Spinal Imaging in Primary Care
Spinal imaging can be an overused investigation in primary care and should be reserved for patients with red flags or in patients where it will potentially change management. Dr Nick Snelling (MSK lead for BNSSG CCG) has proposed the following guide:
Consider spinal imaging in the presence of red flags. Suspicion is proportional to number of these (80% of Low Back Pain will have at least one red flag).
presentation under age 20 or over 55
non-mechanical pain, night pain
History of trauma - fracture?, osteoporosis? (Consider age versus force.)
Persistent thoracic pain (mets prevalence highest in thoracic spine, lowest cervical spine)
Past History: carcinoma, (lung, prostate, thyroid, kidney, breast = mostly metastasise to the spine); steroids, HIV, IVDU, immunosuppression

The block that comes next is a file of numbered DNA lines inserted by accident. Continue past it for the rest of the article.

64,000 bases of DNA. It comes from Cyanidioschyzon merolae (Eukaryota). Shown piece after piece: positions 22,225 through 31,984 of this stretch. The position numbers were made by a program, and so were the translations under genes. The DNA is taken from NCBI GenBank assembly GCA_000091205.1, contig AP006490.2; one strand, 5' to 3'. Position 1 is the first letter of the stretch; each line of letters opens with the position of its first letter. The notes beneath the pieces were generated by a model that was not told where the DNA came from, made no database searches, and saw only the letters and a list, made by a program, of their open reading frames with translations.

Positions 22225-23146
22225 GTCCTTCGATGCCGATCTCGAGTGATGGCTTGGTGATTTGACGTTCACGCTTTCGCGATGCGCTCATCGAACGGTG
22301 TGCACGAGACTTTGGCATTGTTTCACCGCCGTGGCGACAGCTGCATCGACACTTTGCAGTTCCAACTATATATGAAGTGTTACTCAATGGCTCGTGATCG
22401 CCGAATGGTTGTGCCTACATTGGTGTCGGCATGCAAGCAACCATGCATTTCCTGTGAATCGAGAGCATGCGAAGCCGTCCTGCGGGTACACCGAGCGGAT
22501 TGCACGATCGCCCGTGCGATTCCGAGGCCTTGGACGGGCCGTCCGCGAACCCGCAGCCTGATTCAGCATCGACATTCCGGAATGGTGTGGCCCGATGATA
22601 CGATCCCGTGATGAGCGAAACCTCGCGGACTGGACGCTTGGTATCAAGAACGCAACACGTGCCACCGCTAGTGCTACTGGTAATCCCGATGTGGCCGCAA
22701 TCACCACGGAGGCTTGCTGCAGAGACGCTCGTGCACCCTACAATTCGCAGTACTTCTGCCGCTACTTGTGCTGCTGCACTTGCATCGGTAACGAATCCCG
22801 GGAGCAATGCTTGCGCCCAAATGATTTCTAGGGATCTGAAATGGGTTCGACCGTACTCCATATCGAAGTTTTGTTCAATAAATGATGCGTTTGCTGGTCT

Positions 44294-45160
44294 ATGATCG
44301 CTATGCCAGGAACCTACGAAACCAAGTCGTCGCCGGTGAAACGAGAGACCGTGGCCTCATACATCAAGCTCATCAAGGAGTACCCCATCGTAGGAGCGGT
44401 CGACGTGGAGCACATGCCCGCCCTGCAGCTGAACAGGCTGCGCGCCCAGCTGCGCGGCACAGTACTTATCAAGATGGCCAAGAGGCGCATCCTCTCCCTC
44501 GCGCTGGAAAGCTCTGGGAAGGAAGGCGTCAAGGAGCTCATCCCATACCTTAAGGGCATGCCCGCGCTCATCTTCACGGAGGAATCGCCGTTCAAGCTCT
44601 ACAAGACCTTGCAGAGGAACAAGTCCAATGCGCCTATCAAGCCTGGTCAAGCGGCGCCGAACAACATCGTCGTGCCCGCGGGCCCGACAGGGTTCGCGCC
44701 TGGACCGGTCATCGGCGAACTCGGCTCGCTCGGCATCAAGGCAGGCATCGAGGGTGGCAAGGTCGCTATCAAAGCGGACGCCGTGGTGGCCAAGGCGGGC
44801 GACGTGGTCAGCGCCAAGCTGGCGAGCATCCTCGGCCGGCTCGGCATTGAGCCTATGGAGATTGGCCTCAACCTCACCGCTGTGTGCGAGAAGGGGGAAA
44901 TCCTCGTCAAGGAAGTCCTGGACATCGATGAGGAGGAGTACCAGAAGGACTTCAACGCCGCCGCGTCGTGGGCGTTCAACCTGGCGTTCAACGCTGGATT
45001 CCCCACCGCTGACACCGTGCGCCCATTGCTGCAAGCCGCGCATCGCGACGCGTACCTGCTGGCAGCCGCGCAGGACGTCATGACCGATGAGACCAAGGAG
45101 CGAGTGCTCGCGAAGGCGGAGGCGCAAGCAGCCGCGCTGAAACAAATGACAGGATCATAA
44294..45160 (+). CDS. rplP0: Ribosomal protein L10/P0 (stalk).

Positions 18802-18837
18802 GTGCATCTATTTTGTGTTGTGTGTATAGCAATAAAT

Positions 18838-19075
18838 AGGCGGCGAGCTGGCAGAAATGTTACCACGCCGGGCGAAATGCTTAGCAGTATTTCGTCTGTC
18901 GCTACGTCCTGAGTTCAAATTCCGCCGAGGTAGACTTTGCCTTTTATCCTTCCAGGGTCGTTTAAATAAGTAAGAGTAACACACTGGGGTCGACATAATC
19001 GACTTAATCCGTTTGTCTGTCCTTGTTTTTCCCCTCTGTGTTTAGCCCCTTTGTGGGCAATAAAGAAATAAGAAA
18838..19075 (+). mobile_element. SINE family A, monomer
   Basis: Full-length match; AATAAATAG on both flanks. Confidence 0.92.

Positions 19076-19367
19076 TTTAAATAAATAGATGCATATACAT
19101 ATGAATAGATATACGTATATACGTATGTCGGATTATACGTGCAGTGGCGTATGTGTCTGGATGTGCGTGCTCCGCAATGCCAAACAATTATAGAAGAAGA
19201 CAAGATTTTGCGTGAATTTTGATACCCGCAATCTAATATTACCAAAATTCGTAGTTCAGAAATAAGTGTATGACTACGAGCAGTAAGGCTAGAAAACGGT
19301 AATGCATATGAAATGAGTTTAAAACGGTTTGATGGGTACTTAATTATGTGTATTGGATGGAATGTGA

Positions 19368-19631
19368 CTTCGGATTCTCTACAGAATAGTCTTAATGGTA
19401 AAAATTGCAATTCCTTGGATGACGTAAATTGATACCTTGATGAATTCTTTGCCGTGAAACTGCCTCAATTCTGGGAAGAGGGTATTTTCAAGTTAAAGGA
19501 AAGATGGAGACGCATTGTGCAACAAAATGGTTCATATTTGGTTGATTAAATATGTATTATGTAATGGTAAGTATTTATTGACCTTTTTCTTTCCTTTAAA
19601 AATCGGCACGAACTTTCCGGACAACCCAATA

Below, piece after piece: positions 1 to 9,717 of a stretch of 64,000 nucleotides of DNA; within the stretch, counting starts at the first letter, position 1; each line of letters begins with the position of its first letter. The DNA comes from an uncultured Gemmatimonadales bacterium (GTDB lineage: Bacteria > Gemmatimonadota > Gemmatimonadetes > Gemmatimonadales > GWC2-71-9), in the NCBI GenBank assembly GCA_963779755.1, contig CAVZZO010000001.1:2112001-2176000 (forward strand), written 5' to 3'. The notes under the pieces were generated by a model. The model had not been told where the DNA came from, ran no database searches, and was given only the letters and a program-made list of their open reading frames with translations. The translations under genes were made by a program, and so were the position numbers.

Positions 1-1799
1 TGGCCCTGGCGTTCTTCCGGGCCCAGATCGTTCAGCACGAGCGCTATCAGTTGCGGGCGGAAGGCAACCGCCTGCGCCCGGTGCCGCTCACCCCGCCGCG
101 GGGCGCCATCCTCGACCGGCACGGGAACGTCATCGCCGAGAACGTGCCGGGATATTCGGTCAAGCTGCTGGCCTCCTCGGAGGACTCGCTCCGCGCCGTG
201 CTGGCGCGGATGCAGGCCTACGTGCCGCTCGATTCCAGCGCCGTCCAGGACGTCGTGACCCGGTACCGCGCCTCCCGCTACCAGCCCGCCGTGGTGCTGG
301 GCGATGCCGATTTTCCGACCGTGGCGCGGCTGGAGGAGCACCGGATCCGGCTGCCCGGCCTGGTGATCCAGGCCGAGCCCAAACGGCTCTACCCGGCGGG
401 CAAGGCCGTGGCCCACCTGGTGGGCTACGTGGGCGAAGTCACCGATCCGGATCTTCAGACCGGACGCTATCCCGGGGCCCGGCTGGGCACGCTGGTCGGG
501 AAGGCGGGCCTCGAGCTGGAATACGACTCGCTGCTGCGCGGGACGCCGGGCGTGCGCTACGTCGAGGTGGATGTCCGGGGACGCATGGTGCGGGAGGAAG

unwell, weight loss, constitutional symptoms
Neurology: especially saddle anaesthesia and bowel and bladder disturbance (Cauda Equina Syndrome); marked muscle weakness, widespread / progressive neurology. (Nerve root involvement / cord compression in cervical and thoracic spine)
Prolonged morning stiffness, worse at rest, better with exercise… remember inflammatory arthritides.
If concern about caudal equina, send to A&E.
If sciatica with lower limb neurology, consider MATs referral.
Remember, osteoarthritic changes, disc narrowing, protrusions, and herniations are all a normal part of ageing, and don't necessarily correlate with symptoms or change management. Be prepared to explain to your patients in non-threatening language the above changes which are likely to be seen on most spinal imaging.
MRI for back pain?
The following You Tube video is a useful guide to referrers and patients on appropriate use of MRI in management of back pain: